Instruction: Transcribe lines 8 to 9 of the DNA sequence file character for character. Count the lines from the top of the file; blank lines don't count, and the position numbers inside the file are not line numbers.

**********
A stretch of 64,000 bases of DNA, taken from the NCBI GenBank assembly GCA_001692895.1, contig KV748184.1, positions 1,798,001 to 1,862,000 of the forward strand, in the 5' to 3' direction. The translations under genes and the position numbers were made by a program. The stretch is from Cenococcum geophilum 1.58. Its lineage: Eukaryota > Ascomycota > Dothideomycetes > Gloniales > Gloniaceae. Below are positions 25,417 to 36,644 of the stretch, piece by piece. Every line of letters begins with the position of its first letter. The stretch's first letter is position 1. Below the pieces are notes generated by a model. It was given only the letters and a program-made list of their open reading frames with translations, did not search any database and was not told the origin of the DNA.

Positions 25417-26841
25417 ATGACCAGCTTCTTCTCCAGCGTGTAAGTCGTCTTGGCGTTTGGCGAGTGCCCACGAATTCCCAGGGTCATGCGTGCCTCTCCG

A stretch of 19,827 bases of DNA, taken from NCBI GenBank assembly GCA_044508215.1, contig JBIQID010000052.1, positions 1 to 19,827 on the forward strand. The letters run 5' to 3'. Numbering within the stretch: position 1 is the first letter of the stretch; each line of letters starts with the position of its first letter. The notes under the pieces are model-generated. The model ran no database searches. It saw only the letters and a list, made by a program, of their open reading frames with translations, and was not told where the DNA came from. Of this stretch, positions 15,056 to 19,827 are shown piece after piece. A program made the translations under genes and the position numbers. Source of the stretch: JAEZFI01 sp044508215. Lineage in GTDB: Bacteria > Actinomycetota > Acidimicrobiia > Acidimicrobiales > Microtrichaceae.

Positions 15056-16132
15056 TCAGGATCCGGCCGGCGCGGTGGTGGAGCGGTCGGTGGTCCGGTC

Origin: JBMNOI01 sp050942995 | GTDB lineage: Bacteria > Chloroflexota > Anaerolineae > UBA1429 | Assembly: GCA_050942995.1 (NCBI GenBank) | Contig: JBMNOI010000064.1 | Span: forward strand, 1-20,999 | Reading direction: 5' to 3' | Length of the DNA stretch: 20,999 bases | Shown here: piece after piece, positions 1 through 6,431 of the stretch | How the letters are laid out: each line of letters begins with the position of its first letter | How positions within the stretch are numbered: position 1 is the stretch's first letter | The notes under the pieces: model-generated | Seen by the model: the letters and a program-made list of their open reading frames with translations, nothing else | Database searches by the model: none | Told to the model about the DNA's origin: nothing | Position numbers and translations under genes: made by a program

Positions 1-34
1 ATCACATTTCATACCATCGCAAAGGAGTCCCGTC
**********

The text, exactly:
Positions 1-34
1 ATCACATTTCATACCATCGCAAAGGAGTCCCGTC